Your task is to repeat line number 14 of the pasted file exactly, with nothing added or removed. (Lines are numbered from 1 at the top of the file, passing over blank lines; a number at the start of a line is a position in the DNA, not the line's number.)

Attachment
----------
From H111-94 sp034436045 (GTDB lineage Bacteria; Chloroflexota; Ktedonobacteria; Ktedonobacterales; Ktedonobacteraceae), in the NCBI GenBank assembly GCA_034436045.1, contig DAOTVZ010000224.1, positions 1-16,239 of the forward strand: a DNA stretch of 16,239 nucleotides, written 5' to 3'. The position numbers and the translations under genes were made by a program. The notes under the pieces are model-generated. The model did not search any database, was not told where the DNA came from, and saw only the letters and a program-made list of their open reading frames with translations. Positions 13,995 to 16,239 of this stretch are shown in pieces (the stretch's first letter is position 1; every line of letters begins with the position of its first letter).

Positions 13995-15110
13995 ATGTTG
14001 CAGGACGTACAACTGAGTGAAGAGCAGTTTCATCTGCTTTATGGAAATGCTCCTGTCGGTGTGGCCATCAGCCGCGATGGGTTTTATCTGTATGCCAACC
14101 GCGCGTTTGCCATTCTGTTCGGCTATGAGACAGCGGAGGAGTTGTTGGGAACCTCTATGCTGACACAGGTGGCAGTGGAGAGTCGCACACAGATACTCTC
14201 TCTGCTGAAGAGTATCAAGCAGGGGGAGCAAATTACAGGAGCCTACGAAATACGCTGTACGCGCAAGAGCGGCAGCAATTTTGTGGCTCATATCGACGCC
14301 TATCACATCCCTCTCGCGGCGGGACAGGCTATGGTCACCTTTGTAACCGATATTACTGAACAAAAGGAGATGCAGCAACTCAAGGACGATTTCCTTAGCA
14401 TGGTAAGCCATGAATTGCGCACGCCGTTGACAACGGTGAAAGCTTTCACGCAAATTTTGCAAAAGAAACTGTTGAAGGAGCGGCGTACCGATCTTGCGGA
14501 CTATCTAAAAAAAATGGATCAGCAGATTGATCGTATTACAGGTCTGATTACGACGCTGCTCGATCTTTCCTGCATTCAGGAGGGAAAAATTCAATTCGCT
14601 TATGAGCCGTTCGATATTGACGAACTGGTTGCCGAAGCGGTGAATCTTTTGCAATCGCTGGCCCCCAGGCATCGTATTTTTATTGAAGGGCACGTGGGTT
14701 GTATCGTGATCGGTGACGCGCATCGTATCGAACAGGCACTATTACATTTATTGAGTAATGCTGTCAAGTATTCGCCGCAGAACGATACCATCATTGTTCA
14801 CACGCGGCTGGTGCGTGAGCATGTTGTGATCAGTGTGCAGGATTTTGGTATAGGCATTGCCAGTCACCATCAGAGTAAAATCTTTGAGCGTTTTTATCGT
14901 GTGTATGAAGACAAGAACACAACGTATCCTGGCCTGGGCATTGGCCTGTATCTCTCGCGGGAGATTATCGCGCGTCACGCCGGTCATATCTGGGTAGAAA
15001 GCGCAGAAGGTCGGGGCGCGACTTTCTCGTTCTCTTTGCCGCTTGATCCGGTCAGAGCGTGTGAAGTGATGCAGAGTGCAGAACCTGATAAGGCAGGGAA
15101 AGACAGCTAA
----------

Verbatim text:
15001 GCGCAGAAGGTCGGGGCGCGACTTTCTCGTTCTCTTTGCCGCTTGATCCGGTCAGAGCGTGTGAAGTGATGCAGAGTGCAGAACCTGATAAGGCAGGGAA